Many atheists start as believers in some kind of religious doctrine but eventually come out of it. I'm one of those. I was raised by my devout grandmother and my abusive, alcoholic mother. Grandma told me that if my faith was deep enough, prayer would see me through any crisis. So I attended the local United Methodist church, went to the youth group meetings and attended Boy Scouts in the church's basement. I even learned to bake so I could contribute to the church's coffers (we were too destitute to tithe much).
My life was pretty awful and no matter how much I prayed, it never got better. But God was perfect so the defect must have been in me and with my faith. This further damaged my already shaky adolescent self-esteem. Grandma kept right on telling me to have faith and keep praying. School was a nightmare and home, when my mother or sister were there, was worse.
Finally, in a fit of desperation, I figured that I'd either get an answer or God would strike me dead. I went out in a terrible lightning storm and challenged God (remember that I was a young teenager). It was a little like the line from Cool Hand Luke, "Come on. Love me, hate me, kill me, anything. Just let me know it." I don't recall the actual challenge but I remember just getting wet, coming down from the roof and telling my grandmother, "Yeah, that's what I thought."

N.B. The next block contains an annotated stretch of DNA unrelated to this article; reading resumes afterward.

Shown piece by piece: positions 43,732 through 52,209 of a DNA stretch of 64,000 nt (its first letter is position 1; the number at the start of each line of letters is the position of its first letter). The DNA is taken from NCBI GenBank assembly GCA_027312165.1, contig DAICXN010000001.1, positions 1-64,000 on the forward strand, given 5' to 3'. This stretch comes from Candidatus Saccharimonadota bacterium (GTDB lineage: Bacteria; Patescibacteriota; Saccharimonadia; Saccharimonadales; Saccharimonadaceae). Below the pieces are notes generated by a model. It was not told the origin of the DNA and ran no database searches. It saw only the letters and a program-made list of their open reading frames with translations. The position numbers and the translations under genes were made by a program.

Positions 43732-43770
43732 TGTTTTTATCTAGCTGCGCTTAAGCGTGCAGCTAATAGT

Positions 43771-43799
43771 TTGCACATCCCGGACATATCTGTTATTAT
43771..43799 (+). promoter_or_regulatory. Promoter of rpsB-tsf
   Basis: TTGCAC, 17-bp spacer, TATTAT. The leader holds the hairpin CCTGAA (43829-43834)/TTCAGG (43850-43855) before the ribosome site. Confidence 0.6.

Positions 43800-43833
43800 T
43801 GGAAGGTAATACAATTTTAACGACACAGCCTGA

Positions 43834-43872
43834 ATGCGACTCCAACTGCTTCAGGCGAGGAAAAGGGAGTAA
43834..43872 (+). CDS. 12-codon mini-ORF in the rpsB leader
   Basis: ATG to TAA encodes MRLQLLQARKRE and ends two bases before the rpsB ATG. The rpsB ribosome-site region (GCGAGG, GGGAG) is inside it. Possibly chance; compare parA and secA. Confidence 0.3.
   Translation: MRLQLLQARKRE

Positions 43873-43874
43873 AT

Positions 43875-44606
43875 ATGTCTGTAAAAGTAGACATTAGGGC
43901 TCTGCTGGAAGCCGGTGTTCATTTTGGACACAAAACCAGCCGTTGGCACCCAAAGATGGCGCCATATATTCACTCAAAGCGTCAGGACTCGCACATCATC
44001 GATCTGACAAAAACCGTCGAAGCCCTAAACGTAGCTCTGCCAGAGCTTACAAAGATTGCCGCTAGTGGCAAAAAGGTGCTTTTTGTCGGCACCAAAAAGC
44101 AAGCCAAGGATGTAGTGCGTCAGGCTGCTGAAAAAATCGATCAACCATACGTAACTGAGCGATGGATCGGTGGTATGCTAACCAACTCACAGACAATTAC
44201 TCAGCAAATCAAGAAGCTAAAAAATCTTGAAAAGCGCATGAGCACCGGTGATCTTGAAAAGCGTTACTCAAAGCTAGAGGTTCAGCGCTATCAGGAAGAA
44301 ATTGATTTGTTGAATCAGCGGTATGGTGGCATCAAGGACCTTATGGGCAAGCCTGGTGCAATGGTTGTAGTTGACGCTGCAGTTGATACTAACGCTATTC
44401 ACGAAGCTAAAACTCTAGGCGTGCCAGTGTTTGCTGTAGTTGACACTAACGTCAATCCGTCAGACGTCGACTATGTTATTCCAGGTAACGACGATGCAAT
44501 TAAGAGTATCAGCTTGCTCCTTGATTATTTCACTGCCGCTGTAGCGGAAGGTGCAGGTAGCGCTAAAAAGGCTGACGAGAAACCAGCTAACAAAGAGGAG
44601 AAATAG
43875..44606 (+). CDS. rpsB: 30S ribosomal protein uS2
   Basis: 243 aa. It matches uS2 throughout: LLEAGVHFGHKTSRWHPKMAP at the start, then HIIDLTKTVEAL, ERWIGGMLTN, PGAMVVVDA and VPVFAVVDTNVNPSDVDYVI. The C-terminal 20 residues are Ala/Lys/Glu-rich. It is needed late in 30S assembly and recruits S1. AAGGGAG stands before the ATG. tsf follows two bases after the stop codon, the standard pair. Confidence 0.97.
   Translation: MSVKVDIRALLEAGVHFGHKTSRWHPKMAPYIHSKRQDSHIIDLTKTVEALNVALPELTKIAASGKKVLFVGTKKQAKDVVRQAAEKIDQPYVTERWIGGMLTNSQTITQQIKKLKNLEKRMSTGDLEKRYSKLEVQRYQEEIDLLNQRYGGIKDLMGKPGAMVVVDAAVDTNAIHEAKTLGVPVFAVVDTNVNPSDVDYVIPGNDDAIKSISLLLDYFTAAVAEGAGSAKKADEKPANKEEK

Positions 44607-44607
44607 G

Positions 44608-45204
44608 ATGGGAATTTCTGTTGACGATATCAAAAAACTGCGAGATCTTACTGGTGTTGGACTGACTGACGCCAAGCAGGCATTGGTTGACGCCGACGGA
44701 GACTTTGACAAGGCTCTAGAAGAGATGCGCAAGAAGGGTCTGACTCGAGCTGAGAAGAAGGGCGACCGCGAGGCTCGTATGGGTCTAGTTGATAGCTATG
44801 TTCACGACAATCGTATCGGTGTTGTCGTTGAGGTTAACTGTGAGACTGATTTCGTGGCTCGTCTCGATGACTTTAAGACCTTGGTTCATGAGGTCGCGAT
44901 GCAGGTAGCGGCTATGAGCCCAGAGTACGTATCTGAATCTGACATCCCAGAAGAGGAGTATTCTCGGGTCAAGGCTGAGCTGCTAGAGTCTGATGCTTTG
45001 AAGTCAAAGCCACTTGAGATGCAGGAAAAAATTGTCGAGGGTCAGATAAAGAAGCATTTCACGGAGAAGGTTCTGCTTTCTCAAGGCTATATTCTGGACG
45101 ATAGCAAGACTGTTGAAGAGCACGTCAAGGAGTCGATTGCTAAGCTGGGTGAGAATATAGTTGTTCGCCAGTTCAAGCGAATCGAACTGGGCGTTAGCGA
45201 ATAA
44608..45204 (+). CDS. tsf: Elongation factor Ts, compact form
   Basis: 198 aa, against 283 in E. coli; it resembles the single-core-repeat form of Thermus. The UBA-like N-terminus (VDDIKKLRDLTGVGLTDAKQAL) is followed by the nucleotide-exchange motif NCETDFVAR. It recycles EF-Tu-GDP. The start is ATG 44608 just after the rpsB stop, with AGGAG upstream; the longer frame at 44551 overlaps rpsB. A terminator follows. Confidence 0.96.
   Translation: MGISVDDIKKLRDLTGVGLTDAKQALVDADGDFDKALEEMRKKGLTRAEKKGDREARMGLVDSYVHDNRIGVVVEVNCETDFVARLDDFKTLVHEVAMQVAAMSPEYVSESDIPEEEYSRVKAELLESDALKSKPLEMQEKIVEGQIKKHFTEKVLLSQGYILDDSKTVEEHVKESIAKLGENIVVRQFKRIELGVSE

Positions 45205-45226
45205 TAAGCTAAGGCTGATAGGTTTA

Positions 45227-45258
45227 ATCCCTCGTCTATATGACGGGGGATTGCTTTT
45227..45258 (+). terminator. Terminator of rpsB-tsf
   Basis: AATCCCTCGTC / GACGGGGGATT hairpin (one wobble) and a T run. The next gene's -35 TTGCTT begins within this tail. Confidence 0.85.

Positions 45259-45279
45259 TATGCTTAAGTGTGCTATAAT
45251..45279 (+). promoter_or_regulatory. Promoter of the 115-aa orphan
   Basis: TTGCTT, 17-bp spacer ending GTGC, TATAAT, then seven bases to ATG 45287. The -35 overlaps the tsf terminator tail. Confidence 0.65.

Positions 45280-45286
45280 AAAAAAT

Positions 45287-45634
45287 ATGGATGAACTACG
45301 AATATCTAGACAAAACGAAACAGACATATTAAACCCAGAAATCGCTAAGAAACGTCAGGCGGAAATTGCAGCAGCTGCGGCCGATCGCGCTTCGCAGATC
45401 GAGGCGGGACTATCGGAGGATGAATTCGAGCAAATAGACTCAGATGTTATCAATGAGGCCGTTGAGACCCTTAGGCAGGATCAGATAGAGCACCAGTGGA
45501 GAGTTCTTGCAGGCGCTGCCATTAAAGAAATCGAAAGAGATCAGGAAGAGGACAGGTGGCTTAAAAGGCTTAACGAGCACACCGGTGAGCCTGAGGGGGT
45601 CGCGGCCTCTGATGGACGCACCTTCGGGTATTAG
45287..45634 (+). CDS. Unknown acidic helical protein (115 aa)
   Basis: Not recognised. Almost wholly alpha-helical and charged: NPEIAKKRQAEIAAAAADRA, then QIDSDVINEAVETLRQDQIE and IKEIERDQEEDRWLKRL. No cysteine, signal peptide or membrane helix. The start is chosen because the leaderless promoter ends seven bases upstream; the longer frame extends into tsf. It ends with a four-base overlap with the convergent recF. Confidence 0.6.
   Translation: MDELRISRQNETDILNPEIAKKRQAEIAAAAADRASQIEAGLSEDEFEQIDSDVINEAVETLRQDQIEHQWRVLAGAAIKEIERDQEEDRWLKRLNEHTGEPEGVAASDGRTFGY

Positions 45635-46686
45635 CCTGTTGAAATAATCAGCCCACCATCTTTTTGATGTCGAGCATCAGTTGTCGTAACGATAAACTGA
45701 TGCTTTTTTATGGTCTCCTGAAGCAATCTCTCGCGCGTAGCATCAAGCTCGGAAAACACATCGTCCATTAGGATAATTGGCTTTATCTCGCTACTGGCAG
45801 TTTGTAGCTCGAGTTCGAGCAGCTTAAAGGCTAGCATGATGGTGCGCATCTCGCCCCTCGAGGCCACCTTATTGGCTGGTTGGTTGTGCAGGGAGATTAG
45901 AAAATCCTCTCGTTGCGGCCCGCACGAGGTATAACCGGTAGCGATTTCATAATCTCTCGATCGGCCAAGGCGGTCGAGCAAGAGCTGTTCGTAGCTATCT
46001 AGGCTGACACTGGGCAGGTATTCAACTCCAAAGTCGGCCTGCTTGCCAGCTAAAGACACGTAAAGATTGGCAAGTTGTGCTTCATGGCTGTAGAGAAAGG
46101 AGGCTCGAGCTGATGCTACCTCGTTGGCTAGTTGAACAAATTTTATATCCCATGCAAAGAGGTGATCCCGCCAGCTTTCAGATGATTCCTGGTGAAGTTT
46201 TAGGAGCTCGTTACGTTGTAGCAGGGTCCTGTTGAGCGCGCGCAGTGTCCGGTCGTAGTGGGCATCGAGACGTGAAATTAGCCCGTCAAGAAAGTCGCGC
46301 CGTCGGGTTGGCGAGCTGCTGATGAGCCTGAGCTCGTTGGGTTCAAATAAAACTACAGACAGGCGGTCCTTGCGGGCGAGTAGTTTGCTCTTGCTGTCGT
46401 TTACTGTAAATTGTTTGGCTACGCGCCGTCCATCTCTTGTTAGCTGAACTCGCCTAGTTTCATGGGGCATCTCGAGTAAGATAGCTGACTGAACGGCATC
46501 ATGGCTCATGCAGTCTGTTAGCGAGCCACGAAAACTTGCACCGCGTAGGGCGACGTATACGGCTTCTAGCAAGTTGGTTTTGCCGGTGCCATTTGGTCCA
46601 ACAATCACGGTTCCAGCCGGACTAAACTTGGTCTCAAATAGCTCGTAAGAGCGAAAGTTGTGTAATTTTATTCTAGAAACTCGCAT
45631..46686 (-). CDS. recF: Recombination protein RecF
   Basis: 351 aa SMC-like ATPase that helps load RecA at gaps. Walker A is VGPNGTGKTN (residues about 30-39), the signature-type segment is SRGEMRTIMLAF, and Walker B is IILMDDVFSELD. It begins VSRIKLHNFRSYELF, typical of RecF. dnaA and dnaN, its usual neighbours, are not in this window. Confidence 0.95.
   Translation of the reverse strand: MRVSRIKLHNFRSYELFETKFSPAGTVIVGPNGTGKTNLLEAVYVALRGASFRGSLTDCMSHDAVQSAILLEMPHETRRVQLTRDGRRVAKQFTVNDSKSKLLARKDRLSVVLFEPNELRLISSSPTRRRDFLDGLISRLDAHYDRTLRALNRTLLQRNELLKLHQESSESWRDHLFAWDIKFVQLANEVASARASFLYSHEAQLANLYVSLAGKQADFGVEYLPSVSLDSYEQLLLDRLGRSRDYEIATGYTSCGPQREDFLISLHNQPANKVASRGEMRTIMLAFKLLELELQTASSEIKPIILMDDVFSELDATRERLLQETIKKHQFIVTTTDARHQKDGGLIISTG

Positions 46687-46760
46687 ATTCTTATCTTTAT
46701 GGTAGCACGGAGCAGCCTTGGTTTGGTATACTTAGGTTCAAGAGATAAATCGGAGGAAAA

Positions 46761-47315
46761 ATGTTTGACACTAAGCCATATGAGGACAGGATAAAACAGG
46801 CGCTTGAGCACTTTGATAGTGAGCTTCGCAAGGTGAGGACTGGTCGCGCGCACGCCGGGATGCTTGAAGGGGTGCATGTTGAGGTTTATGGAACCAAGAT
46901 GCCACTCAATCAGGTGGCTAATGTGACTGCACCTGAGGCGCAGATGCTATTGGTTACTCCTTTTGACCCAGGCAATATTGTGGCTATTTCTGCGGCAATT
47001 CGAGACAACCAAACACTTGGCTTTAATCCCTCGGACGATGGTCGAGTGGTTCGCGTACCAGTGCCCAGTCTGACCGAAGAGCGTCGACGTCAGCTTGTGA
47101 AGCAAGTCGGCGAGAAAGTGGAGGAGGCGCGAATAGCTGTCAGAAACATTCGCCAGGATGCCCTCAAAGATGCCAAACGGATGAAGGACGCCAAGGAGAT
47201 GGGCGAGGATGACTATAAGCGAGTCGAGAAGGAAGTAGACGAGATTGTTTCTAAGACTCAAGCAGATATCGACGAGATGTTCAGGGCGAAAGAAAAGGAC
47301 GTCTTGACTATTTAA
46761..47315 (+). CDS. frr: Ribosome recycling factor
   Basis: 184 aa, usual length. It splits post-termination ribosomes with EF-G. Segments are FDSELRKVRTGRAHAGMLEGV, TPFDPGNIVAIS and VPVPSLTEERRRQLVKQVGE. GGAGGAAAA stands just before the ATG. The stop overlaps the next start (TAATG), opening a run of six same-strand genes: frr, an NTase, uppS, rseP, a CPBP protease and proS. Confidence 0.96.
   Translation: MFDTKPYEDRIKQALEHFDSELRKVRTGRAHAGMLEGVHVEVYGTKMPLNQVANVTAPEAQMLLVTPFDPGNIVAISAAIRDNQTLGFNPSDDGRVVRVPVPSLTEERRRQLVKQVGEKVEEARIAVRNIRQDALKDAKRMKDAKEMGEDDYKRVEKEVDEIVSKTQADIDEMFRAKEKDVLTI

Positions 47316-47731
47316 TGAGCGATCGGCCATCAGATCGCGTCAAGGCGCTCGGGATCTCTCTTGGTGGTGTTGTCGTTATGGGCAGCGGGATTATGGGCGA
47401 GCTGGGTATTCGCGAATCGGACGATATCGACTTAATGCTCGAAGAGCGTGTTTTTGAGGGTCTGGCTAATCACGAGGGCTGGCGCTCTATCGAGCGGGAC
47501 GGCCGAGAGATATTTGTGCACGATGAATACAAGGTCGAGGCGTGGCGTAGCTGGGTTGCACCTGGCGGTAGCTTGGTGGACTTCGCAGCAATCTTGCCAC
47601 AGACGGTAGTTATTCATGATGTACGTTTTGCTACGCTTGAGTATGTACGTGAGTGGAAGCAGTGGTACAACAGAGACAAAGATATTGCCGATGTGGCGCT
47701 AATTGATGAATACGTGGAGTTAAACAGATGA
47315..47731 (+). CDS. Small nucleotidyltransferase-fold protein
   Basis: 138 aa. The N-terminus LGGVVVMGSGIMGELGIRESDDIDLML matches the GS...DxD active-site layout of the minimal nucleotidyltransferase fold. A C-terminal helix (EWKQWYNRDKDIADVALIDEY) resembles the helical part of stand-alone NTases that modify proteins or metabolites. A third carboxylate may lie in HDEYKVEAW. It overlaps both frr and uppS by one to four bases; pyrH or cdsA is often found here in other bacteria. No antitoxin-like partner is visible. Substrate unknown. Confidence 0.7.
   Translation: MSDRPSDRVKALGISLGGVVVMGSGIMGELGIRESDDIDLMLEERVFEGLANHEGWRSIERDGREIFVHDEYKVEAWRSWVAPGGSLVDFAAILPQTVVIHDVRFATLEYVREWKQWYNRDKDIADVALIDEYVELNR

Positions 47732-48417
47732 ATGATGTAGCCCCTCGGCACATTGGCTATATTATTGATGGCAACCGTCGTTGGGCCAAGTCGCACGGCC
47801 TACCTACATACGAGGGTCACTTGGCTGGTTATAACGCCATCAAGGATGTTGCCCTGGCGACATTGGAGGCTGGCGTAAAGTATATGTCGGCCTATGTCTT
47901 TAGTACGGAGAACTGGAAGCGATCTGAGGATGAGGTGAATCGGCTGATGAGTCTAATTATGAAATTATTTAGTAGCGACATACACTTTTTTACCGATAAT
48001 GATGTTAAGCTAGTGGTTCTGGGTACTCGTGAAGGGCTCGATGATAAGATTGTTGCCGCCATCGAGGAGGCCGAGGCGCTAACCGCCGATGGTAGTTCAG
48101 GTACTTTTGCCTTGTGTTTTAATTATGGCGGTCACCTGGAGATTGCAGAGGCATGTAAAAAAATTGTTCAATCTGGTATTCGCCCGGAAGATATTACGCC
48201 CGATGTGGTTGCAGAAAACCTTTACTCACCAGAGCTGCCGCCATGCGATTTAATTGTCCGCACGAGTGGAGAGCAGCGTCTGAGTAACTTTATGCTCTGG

I also discovered the only reason we were Methodists is because the other church we might have attended was three blocks away instead of only one block away. It was an accident of geography. If we'd lived on Fourth Street instead of Second Street, we'd have belonged to the Church of the Brethren.
For years, I tried to figure out where I belonged as far as faith went. I wasn't even aware of the idea of atheism until I was 21. I was walking along a college campus and found a scrap of paper that had quotes from Thomas Edison, Clarence Darrow, Ben Franklin, Thomas Jefferson and other free thinkers. And suddenly, it all became clear to me. God hadn't answered a single one of my prayers because I was talking to no one. Finally, it all made sense. No gods, no heavens and no hells... how much simpler could it be?
I still has issues to deal with but came to the realization that the only person who was obligated to watch out for me was me. I had a lot of work to do. I went back to college and discovered a long lost passion for science, especially astronomy.
Today, I'm reasonably well adjusted. I still have to deal with the day to day issues that effect everyone (work, entertainment, money, etc.) but I now have the tools to deal with them in a realistic and rational manner. I've been married nearly 20 years and have two great kids. I'm teaching astronomy for a living and love doing it despite the occasional religious whack-a-loon who asks me why I don't include creationism.
Last year, I went to my 30th class reunion and everyone commented on how much I'd changed since high school. One of the women said that she didn't remember that I'd been so funny or laughed so much. Another said, "You seem so much more confident and comfortable with who you are." She got a kiss!
Religious folks often speak of how much better their lives became when they found God but the opposite was true with me. Getting rid of God was like getting rid of a cancer but instead of withering the body, this disease was withering my mind. I didn't lose faith; I found reason.
It's a lot better life.